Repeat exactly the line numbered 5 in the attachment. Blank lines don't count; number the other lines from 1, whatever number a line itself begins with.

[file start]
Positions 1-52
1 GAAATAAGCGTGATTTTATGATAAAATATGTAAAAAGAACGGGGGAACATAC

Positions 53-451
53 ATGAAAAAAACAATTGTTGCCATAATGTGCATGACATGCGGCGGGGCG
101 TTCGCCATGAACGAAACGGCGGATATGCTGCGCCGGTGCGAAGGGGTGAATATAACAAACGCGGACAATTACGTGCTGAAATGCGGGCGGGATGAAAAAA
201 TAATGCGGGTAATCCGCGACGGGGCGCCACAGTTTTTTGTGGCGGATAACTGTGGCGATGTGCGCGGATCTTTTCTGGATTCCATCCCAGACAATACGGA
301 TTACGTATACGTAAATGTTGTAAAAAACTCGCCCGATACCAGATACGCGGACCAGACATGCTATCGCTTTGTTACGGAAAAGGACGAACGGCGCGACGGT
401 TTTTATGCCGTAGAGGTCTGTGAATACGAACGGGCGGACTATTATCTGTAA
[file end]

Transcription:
101 TTCGCCATGAACGAAACGGCGGATATGCTGCGCCGGTGCGAAGGGGTGAATATAACAAACGCGGACAATTACGTGCTGAAATGCGGGCGGGATGAAAAAA